Sony Settles with FTC over Online Privacy Violations

Sony Music has agreed to pay the Federal Trade Commission $1 million for violating the Children’s Online Privacy Protection Act (COPPA), the largest fine yet recorded for such an offence.  COPPA establishes a regulatory framework for collecting information about children on the internet and was enacted in 1998.

According to an FTC complaint filed in the U.S. District Court in Manhattan, Sony failed to provide sufficient notice of its informational practices on the sites (as well as directly to parents), failed to obtain verifiable consent prior to collecting minors’ information and failed to provide a reasonable means for parents to review the personal information collected from their children.

Much of the conduct in question arose out of the registration process on websites that offered social networking services, including private messaging, and allowed users to post photographs and videos.  In some instances, minors creating fan pages were prompted to enter their street addresses and mobile phone numbers as part of the registration process regardless of the fact that they had indicated they were under the age of 13.  Moreover, in at least 30,000 instances Sony collected or disclosed personal information about minors without first obtaining verifiable parental consent.  More violations of COPPA are alleged in the complaint, which is viewable at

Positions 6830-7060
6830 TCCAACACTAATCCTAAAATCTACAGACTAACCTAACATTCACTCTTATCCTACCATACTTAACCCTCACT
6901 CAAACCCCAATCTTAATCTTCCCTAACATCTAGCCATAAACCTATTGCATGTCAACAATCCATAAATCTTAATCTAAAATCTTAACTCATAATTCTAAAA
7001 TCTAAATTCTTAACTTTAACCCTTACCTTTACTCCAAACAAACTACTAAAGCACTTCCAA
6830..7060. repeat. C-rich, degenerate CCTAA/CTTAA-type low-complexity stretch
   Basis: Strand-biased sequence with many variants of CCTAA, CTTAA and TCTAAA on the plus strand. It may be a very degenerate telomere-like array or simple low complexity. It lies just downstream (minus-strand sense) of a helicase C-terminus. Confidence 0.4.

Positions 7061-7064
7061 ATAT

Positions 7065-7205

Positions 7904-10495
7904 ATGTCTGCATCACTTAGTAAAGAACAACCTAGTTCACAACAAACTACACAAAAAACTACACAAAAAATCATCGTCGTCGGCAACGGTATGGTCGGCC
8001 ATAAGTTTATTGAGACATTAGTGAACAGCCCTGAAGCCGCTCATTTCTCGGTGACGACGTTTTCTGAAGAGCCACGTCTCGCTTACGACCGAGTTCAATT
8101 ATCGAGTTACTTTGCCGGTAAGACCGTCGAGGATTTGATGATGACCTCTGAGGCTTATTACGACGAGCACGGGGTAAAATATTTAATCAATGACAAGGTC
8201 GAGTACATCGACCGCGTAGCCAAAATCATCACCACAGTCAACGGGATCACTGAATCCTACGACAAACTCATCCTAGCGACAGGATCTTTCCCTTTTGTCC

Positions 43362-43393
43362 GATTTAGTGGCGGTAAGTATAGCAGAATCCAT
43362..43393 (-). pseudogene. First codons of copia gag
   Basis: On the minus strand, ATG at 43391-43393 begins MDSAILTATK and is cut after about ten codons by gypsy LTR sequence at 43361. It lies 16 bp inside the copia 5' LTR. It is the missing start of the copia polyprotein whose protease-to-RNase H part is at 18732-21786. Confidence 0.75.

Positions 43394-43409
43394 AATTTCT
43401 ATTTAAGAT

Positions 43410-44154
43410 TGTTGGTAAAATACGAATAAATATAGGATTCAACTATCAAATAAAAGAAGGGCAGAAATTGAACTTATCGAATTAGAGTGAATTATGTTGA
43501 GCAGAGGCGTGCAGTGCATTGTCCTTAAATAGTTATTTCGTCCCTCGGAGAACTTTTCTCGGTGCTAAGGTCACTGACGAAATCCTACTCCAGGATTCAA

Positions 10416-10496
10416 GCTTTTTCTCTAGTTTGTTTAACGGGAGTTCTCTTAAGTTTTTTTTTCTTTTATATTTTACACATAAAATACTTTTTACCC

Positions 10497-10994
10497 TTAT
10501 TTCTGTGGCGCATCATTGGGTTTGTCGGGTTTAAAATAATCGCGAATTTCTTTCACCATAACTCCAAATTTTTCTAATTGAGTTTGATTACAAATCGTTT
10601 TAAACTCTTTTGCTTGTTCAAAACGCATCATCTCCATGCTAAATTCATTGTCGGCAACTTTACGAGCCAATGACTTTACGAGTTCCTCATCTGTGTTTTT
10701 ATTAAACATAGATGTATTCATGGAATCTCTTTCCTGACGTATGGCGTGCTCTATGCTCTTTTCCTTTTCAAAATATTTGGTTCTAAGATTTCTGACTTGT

Often, a simple age verification “click-through” button is not enough to protect a service from liability under COPPA.   If you are concerned about maintaining compliance, a legal review of your website’s terms & conditions and privacy policy would be prudent.